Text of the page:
Rhenium

Rhenium (Re)

Silvery-white metallic transition element. Obtained as a by-product of molybdenum refinement. Rhenium-molybdenum alloys are superconducting.
Atomic Number75
Atomic Weight186.207
Mass Number187
Group7
Period6
Blockd
Protons75 p+
Neutrons112 n0
Electrons75 e-
Rhenium single crystal bar and 1cm3 cube.jpg Animated Bohr Model Enhanced Bohr Model Bohr Model Orbital Diagram

Properties

Atomic Radius
135 pm
Atomic Volume
Covalent Radius
131 pm
Metallic Radius
128 pm
Ionic Radius
63 pm
Crystal Radius
77 pm
Van der Waals radius
216 pm
Density
20.8 g/cm³
Boiling Point
5,900 K
Melting Point
3,453 K
Electrons per shell2, 8, 18, 32, 13, 2
Electronegativity
1.9
Electrophilicity
1.0369041726709 eV/particle
Proton Affinity
Electron Affinity
Ionization Potential
7.83352 eV/particle
Heat of Vaporization
704 kJ/mol
Heat of Fusion
Heat of Formation
774 kJ/mol
Molar Heat Capacity
25.48 J/(mol K)
Specific Heat Capacity
0.137 J/(g⋅K)
Thermal Conductivity
Gas Basicity
Dipole Polarizability
62 a₀
C6 Dispersion Coefficient
Oxidation States-3, -1, 1, 2, 3, 4, 5, 6, 7
Color
Gray
Crystal StructureSimple Hexagonal (HEX)
Lattice Constant
2.76 Å
Bulk Modulus
Electrical Resistivity
Electron Configuration[Xe] 4f14 5d5 6s2
Magnetic Ordering
Magnetic Susceptibility
PhaseSolid
Poisson Ratio
Shear Modulus
Young's Modulus
Allotropes
Alternate Names
Adiabatic Index
Appearance
Electric Conductivity
Critical Pressure
Critical Temperature
Curie Point
Electrical
Hardness
Magnetic Susceptibility
Magnetic
Neel Point
Neutron Cross Section
Neutron Mass Absorption
Gas Phase
Quantum Numbers
Refractive Index
Space Group
Speed of Sound
Superconducting Point
Thermal Expansion
Valence Electrons
Classification
CategoryTransition metals, Transition metals
CAS GroupVIIA
IUPAC GroupVIIB
Glawe Number58
Mendeleev Number57
Pettifor Number59
Geochemical Class
Goldschmidt Classsiderophile
Radioactivity
RadioactiveNo
Decay Mode
Half-Life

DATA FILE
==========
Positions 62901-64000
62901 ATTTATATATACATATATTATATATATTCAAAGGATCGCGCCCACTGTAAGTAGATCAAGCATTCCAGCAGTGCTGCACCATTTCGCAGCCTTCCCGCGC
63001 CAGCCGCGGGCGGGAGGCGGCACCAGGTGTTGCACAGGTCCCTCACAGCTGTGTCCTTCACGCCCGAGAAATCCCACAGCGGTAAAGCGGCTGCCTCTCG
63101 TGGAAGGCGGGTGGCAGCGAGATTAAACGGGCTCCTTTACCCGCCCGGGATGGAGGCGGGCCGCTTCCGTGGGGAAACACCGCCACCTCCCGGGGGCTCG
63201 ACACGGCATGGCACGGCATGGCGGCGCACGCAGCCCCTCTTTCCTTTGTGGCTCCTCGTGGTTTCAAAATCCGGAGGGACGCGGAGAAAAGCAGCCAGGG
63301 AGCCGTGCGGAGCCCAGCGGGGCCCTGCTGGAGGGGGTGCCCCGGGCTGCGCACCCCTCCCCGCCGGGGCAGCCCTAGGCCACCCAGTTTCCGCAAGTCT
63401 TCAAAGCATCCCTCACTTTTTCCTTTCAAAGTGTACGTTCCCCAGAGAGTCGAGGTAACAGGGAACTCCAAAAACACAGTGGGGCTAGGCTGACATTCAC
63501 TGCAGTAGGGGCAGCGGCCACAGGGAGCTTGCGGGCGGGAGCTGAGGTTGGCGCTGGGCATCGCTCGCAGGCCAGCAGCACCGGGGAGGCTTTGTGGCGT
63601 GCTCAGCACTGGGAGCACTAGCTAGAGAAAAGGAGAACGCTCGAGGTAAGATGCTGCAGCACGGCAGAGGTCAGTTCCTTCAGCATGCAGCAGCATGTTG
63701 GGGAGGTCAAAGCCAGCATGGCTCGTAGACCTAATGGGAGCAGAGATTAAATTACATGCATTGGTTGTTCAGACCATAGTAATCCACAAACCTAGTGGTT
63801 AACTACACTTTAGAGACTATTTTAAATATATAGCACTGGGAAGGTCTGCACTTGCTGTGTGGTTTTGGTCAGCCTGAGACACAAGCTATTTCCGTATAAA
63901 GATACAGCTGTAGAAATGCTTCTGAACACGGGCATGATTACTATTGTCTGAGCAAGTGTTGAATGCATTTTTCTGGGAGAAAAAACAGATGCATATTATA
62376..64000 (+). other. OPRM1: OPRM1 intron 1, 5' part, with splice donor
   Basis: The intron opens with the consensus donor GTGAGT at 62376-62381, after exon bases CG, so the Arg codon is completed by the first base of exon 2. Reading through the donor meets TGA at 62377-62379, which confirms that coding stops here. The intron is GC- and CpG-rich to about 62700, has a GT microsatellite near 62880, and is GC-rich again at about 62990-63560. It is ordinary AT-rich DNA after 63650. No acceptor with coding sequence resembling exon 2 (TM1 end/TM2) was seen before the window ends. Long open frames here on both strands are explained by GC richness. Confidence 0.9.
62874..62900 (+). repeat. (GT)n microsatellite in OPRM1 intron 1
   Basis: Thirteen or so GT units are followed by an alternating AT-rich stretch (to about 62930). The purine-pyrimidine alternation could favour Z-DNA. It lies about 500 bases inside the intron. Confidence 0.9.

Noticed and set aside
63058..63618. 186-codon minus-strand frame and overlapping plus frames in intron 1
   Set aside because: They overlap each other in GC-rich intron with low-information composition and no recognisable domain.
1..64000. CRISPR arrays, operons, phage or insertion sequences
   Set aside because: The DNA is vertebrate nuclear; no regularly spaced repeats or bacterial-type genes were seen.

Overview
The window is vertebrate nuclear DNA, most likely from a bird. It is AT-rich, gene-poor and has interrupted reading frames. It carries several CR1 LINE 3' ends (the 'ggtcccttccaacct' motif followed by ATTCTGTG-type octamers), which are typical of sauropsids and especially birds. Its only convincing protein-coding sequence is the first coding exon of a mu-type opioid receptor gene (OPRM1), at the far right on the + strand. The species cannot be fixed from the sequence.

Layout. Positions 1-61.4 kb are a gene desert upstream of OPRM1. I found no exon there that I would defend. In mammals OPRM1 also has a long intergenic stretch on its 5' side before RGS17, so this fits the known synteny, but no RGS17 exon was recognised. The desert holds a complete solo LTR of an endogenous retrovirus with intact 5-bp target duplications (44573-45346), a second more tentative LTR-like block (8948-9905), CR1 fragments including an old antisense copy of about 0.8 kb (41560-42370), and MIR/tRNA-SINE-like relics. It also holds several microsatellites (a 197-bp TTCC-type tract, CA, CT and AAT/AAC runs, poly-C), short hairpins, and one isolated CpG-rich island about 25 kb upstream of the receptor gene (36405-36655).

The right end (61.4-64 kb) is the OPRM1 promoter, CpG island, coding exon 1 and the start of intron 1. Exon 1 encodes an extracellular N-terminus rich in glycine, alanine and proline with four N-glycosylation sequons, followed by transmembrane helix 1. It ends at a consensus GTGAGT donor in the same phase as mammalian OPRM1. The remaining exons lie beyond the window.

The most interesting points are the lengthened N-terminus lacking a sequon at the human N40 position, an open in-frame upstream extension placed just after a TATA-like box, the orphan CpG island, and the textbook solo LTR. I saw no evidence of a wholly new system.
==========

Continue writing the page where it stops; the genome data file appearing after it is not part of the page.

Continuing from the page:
Lifetime
Abundance
Abundance in Earth's crust
0.0007 mg/kg
Abundance in Oceans
0.000004 mg/L
Abundance in Human Body
Abundance in Meteor
Abundance in Sun
Abundance in Universe2×10-8%

Isotopes of Rhenium

Stable Isotopes
185Re 187Re
Unstable Isotopes
160Re 161Re 162Re 163Re 164Re 165Re 166Re 167Re 168Re 169Re 170Re 171Re 172Re 173Re 174Re 175Re 176Re 177Re 178Re 179Re 180Re 181Re 182Re 183Re 184Re 186Re 188Re 189Re 190Re 191Re 192Re 193Re 194Re

History

In 1908, Japanese chemist Masataka Ogawa announced that he discovered the 43rd element. However, later analysis indicated the presence of rhenium (element 75), not element 43. In 1922, Walter Noddack, Ida Eva Tacke and Otto Berg announced its separation from gadolinite and gave it the present name. From the Latin word Rhenus meaning Rhine

DiscoverersWalter Noddack, Ida Tacke, Otto Berg
Discovery LocationGermany
Discovery Year1925
Name OriginLatin: Rhenus, the Rhine River.
Very little is known about the toxicity of rhenium
Chile has the world's largest rhenium reserves

Uses

Rhenium is widely used as filaments for mass spectrographs and ion gauges. It is also used with platinum as catalysts in the production of lead-free, high-octane gasoline. Nickel-based superalloys of rhenium are used in the combustion chambers, turbine blades, and exhaust nozzles of jet engines. Mixed with tungsten or platinum to make filaments for mass spectrographs. Its main value is as a trace alloying agent for hardening metal components that are subjected to continuous frictional forces.

Sources

Found in small amounts in gadolinite and molybdenite. Has a very high melting point.